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Fighter jets and the private economy
February 9, 2010 - Jim Anderson
I watched some of the Tea Party proceedings on C-Span. There was a lot of consternation about the deficit and government spending, but nary a word about military spending.
Par for the course in today’s America.
A caller to Rush Limbaugh’s program complained recently about President Obama’s rejection last year of the F-22 Raptor, which was a blow to Lockheed.
The president is out to destroy the private economy, the caller said.
Limbaugh found no flawed logic there.
Raptor or no, the president’s proposed defense budget for fiscal 2011 is a record $708 billion. This includes $159 billion mainly for the wars in Afghanistan and Iraq. (Indirect defense outlays, such as the VA, military pensions, and nuclear weapons research, pushes the spending total well past $1 trillion).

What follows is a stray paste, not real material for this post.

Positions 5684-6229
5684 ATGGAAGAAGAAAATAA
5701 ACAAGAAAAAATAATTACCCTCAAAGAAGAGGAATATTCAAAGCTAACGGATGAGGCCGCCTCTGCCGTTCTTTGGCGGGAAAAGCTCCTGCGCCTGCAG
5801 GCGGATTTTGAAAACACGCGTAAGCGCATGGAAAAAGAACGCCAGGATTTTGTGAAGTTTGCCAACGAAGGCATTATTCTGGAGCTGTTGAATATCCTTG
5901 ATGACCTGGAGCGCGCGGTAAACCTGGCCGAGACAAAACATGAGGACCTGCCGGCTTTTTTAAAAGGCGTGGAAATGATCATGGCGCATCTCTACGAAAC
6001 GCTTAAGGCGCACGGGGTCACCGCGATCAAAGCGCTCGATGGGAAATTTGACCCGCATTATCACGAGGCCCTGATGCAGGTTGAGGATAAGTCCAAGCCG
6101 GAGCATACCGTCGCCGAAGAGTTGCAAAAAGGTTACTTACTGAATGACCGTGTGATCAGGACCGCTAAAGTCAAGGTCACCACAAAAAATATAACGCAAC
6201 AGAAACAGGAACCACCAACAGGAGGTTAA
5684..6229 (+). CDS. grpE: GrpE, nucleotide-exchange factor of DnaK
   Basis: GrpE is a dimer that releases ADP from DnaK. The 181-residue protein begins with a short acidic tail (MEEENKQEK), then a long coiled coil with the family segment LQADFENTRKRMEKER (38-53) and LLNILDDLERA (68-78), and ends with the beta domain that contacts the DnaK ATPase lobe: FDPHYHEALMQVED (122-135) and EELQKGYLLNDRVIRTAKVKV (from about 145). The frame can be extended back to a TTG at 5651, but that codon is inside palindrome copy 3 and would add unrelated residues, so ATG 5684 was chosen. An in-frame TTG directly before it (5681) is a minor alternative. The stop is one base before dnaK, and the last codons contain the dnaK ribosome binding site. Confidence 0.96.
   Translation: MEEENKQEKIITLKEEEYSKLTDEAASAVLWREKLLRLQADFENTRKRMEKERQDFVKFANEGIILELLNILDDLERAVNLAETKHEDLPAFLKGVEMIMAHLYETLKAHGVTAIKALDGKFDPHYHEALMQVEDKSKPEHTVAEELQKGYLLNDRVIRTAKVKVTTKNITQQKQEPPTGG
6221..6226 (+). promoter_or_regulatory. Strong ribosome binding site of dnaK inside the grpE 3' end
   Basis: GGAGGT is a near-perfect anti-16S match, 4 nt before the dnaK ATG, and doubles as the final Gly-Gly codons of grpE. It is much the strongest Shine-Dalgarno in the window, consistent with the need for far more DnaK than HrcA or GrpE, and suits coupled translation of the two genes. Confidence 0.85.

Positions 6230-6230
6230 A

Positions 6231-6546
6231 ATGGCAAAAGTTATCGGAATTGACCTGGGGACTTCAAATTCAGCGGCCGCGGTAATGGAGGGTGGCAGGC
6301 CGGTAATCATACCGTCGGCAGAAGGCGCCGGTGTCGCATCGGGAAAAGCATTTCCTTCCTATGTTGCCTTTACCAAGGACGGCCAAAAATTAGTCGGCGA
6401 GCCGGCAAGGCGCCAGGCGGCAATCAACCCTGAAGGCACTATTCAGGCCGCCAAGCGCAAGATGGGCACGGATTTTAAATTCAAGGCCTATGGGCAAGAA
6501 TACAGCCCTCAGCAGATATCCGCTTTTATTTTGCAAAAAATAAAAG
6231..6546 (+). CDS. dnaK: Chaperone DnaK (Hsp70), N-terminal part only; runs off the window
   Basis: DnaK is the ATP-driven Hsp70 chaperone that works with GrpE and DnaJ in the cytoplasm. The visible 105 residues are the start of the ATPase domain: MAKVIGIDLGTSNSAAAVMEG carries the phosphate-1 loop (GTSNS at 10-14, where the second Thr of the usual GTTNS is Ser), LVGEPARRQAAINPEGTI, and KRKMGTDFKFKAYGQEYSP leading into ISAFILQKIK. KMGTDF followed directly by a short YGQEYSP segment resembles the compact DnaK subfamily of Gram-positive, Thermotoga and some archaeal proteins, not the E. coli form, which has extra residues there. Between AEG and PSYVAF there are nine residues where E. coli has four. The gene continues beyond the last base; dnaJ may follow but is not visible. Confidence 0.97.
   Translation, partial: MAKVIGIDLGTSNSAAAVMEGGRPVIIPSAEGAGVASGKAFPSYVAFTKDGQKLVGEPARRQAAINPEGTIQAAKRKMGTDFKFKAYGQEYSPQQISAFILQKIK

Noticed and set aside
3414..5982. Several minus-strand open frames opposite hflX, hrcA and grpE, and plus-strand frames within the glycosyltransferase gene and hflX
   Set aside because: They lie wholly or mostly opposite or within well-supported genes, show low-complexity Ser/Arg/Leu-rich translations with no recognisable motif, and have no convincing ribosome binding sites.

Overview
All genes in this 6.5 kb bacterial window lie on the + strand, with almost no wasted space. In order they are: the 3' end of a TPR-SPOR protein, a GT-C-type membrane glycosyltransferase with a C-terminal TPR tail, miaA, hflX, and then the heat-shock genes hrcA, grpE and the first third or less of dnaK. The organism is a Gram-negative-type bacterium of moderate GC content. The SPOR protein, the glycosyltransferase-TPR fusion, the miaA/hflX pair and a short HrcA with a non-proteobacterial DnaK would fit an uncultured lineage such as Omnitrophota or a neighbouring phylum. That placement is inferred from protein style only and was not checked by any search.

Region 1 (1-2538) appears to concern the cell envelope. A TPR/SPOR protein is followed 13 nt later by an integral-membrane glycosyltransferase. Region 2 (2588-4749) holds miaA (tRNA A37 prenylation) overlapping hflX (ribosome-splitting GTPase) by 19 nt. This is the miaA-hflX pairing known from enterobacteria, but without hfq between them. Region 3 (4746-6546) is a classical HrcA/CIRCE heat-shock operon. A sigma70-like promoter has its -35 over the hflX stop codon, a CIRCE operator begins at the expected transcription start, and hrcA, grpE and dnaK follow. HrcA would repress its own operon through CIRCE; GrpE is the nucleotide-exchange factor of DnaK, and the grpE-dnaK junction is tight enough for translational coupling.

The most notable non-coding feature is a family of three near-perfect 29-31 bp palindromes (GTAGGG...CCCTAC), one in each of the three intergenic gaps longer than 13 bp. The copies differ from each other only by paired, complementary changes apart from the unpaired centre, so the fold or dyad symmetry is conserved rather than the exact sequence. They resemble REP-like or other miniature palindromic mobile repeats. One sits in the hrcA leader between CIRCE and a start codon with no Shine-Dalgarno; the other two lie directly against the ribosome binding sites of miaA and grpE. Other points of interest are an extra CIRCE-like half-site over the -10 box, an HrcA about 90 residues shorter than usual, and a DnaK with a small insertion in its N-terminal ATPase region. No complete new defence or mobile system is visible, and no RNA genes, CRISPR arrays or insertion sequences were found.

The U.S. is responsible for about 42 percent of the world’s total military spending. The next-highest is China, at about 6 percent.
I’m no pacifist, or peace radical, or Kumbaya singer. But I do wonder how, with less than five percent of the world’s population, we can keep this up.
As it stands, the Tea Partiers, and the president, and the Wall Street gurus on Fox News — all want to keep the military out of the deficit equation.
Spend, but don’t tax.
War has an economic cost? Who could have figured ...
If defense spending is 5 percent of Gross Domestic Product, and that's deemed reasonable, then why not a war tax? OK, sorry, I got a little carried away. Next thing you know, Washington would be putting its government hands on Medicare, too.
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